Switch(config)# interface fastethernet0/1 
Switch(config-if)# switchport port-security aging time 120

This example shows how to set the aging time as 2 minutes for the inactivity aging type for the configured secure addresses on the interface.

Switch(config-if)# switchport port-security aging time 2 
Switch(config-if)# switchport port-security aging type inactivity 
Switch(config-if)# switchport port-security aging static

You can verify the previous commands by entering the show port-security interface interface id privileged EXEC command.

Displaying Port-Based Traffic Control Settings

The show interfaces interface-id switchport privileged EXEC command displays (among other characteristics) the interface traffic suppression and control configuration. The show interfaces counters privileged EXEC commands display the count of discarded packets. The show storm control and show port-security privileged EXEC commands display those features.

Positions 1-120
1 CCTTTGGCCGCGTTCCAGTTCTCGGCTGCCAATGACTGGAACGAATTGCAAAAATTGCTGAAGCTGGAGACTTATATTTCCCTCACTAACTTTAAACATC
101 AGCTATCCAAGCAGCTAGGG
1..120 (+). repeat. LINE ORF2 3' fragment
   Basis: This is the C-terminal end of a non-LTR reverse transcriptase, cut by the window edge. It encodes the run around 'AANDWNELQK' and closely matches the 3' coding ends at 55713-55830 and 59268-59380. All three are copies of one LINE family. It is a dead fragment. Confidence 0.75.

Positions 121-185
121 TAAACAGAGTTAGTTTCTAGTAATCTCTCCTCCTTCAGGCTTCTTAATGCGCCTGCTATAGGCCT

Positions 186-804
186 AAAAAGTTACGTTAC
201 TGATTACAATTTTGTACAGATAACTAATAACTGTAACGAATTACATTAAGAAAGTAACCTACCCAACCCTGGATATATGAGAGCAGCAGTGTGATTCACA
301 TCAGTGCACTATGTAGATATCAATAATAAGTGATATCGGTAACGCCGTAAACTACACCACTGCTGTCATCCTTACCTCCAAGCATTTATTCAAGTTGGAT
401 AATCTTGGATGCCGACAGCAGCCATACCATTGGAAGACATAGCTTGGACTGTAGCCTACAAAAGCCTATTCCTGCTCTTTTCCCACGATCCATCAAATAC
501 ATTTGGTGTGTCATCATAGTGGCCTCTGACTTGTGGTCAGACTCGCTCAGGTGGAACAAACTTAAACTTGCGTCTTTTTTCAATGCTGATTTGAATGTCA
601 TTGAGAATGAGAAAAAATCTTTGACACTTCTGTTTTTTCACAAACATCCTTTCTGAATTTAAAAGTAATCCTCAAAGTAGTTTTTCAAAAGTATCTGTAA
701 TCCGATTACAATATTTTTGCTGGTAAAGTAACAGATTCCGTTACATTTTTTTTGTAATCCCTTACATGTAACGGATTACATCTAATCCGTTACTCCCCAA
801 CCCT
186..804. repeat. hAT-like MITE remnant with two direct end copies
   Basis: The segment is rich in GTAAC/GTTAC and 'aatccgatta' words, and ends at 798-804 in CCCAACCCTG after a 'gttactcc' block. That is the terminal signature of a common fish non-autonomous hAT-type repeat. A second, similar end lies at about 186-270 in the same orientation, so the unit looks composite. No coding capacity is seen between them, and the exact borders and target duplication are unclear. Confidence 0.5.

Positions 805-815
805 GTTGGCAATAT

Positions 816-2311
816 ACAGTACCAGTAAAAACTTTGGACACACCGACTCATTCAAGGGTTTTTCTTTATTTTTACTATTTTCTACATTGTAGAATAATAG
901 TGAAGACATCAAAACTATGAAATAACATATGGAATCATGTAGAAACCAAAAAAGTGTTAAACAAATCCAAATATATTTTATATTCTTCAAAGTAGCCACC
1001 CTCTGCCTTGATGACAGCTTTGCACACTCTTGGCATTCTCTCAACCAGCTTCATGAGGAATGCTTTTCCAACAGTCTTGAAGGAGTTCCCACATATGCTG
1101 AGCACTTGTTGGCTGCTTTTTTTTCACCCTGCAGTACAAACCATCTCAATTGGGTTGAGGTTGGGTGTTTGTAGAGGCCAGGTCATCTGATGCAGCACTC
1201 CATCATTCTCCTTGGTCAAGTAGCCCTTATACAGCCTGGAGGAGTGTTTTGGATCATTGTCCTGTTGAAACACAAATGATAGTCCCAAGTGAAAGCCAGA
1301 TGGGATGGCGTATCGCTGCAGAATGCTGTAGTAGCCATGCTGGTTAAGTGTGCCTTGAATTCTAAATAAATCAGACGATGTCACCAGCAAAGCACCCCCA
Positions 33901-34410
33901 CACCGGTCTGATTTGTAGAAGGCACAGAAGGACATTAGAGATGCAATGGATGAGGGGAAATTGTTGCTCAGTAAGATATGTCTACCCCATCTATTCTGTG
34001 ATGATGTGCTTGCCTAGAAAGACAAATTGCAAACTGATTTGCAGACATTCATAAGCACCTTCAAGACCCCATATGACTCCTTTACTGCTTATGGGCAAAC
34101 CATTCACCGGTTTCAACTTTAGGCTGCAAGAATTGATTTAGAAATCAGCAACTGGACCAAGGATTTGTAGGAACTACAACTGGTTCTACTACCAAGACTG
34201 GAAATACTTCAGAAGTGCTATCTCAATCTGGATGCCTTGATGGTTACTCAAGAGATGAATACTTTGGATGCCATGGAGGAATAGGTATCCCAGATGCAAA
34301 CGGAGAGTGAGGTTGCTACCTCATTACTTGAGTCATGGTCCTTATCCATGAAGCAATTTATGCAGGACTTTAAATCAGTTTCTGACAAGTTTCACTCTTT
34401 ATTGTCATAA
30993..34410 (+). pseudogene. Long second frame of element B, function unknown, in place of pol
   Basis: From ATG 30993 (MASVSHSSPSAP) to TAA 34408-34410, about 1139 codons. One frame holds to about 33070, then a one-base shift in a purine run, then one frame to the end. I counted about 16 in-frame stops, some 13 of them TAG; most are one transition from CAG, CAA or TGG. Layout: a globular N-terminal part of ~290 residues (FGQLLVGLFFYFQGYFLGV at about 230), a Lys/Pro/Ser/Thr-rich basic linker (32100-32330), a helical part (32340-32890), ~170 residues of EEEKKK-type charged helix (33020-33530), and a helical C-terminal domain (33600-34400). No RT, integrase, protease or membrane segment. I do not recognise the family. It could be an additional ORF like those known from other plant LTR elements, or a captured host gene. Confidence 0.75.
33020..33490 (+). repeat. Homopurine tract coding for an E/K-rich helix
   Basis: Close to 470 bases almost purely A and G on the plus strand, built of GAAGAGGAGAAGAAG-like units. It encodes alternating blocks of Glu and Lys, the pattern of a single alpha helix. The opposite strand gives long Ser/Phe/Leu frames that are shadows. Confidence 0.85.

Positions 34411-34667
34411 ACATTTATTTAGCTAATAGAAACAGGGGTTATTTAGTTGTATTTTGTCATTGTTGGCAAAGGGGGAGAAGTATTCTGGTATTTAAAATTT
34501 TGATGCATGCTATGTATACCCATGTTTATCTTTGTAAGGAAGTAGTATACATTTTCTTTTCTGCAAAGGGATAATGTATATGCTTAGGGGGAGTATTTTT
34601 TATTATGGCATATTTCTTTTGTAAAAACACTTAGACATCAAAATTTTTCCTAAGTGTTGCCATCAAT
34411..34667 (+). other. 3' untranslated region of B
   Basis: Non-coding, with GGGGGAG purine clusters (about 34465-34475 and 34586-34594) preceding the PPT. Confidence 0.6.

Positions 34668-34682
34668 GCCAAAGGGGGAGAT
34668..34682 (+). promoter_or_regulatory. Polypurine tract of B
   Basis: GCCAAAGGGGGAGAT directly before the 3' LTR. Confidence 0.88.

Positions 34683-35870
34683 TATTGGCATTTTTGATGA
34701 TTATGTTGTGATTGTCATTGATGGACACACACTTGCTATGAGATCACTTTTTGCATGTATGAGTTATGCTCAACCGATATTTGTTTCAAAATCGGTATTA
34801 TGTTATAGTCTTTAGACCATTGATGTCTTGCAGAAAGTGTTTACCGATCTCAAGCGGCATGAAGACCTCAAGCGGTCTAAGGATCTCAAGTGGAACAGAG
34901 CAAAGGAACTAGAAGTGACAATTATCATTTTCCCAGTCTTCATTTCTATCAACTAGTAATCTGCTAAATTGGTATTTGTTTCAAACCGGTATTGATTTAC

To display traffic control information, use one or more of the privileged EXEC commands in Table 17-1.

Table 17-1 Commands for Displaying Traffic Control Status and Configuration

Command
Purpose

show interfaces [interface-id] switchport

Displays the administrative and operational status of all switching (nonrouting) ports or the specified port, including port protection settings.

show storm-control [interface-id] [broadcast | multicast | unicast] [history]

Displays storm control suppression levels set on all interfaces or the specified interface for the specified traffic type or for broadcast traffic if no traffic type is entered or to display storm-control history.

show interfaces [interface-id] counters broadcast